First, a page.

Appliances are big ticket items, and they break!
So how do you know when it's time for a new one, or if you can eke a few more years out of the one you already have?
Do you keep a device that's on the fritz and hope a $100 repair can buy you more time, or do you buy a new model to stop the service visits?
A newly released survey from Consumer Reports magazine examined more thah 53,000 broken appliances to help you, the consumer, find out which products to fix and which aren't worth the effort and expense.
"Good Morning America" contributor Becky Worley put the advice of Consumer Reports to the test in her own game of "Repair or Replace It?"
Read below for tips you can use to save you money, and perhaps time waiting for that repairman!
First up, a 12-year-old refrigerator that won't make ice and has a hard time keeping the fridge cold during the summer months. Should you repair or replace?
The verdict: Replace!
"You'd probably want to replace it, especially if it's had multiple problems," Celia Lehrman, deputy home editor at Consumer Reports told "GMA." "It's going to be be pretty expensive to repair and you can probably get a new one for a similar cost, or even less."
Lerhman also notes that newer refrigerators have much simpler ice makers that are less prone to breakage.
And another added benefit of replacing your old fridge and other appliances is that newer models are much more energy efficient.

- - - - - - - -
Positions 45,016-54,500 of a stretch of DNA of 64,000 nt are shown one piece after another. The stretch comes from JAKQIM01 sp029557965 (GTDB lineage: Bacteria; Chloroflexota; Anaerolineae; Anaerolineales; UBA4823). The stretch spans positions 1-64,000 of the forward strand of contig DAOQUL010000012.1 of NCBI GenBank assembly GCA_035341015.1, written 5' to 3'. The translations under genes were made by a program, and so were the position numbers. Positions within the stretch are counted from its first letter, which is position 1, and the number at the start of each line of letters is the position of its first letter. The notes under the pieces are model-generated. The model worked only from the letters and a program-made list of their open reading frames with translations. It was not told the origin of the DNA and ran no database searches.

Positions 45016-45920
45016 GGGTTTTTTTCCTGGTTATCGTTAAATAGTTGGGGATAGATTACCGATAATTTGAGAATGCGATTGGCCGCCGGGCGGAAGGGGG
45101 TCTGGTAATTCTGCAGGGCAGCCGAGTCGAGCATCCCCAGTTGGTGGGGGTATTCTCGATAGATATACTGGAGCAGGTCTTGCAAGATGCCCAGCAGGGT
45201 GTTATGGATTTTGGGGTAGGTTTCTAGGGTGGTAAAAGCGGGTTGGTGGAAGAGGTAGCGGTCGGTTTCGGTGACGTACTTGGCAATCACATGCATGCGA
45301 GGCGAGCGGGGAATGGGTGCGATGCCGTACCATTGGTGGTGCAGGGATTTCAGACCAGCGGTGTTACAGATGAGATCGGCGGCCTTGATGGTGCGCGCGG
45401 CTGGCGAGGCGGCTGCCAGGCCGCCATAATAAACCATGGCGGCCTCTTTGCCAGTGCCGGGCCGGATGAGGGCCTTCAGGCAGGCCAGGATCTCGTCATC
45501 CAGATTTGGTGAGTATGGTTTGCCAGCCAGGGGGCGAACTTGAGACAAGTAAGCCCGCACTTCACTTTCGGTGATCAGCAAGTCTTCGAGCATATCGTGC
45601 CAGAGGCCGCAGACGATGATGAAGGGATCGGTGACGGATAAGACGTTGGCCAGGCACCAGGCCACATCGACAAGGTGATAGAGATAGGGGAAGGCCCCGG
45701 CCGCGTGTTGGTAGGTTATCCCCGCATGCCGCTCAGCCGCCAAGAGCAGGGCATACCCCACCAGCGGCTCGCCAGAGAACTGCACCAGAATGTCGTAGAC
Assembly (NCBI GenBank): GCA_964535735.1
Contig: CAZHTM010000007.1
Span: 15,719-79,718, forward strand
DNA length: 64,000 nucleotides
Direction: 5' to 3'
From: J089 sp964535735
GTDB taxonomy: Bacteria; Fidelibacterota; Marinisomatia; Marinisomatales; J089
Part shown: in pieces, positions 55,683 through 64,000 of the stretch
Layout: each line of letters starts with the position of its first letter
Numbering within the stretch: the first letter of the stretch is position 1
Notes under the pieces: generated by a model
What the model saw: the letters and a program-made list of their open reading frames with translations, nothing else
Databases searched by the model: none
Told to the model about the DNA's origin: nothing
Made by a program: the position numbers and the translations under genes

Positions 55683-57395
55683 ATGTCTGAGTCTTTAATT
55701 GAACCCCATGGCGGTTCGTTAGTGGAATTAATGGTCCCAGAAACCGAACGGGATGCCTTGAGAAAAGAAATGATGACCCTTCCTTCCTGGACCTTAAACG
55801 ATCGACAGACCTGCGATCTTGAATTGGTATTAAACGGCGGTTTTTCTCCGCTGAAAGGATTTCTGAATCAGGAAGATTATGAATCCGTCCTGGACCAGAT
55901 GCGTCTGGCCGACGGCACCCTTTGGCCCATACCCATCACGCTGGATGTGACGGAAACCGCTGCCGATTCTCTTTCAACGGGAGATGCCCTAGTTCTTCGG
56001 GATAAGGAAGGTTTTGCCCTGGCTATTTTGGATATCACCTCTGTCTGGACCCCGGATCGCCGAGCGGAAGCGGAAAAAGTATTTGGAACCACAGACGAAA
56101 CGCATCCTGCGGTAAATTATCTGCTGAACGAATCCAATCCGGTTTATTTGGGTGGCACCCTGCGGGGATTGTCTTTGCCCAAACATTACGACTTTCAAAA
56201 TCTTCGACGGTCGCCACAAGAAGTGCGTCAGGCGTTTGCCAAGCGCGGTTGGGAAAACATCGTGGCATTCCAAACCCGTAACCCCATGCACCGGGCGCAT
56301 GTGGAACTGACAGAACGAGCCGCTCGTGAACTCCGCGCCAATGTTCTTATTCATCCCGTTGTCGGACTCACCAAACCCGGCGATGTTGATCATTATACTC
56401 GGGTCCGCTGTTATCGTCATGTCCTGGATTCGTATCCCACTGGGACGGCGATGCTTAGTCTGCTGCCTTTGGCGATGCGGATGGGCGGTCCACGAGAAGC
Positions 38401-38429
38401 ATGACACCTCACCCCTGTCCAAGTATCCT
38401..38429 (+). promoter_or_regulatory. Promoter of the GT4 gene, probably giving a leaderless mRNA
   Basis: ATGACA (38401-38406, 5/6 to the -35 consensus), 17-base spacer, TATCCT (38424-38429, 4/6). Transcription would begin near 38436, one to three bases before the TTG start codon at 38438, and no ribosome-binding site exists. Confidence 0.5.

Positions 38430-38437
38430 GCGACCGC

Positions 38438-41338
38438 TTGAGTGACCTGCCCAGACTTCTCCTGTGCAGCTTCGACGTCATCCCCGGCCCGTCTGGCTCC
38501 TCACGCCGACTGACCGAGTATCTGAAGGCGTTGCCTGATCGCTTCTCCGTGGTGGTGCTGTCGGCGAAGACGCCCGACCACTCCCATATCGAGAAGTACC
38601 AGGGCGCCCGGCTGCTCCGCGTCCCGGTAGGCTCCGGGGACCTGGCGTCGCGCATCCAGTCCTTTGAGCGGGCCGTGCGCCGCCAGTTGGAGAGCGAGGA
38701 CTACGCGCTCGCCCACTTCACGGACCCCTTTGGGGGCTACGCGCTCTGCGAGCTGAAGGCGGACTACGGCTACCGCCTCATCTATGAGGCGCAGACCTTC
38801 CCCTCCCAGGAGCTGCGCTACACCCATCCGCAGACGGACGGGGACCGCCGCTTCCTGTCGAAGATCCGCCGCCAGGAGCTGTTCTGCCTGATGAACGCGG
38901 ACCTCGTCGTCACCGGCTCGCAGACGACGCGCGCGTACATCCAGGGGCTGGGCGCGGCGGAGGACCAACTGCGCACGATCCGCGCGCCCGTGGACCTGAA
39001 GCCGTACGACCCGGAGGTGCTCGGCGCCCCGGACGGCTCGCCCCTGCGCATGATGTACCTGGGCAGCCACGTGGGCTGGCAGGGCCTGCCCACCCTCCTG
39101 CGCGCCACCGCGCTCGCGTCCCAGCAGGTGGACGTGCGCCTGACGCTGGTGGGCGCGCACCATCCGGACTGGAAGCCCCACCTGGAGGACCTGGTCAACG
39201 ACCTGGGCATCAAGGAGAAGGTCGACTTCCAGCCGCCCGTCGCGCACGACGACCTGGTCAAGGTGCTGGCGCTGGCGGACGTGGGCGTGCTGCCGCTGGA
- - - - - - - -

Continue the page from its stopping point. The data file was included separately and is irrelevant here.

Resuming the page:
This is especially true of dishwashers and refrigerators. If those appliances are less than 10 years old, they can save you up to $100 in electricity costs over their lifetimes. Newer dishwashers also use less water and are much quieter than older models.
Next, my 8-year-old dryer has gotten really loud and is taking an exorbitant amount of time to dry clothes even though I just cleaned out the vents. Repair or replace?
The verdict: Repair!
"When we did our survey, we found that the typical dryer costs about $140 to repair on median," said Lehrman. "So it's not that expensive a repair because a new dryer is usually going to cost you anywhere from $400 to $1000."
When it comes to repairs, Consumer Reports says the rule is that if the repair costs more than 50 percent of the replacement price, you should buy new.
In the case of my dryer, a repairman discovered that, sure enough, a dryer sheet had slipped into the blower and a gap filter screen had allowed dryer sheets, lint and other debris to slip into the blower and block the air flow. The technician vacuumed the debris, closed the gap and my dryer was good as new. Total cost of repairs: $129.
Finally, computers. They break a lot. The Consumer Reports survey found that around one in three laptops and desktops break by their fourth year, and warranties are getting less generous, meaning you may have to fork over even more cash to have your computer examined or repaired.
The verdict: Replace!
"Computers and all electronics usually have a shorter shelf life because the innovations are so much more rapid," explained Lehrman.
"If it's three or four-years-old, you might want to replace it just because that's going to give you more memory," she said. "The newer model is going to do more for you, and the costs of the new computers are coming down too."
Lehran also cited viruses and malware as a cause of early computer troubles, reiterating the need for antivirus protection. PC World Magazine recommends Avast and AVG as two free options for protecting your machine, and also warns all users to be skeptical and suspicious when clicking unknown links.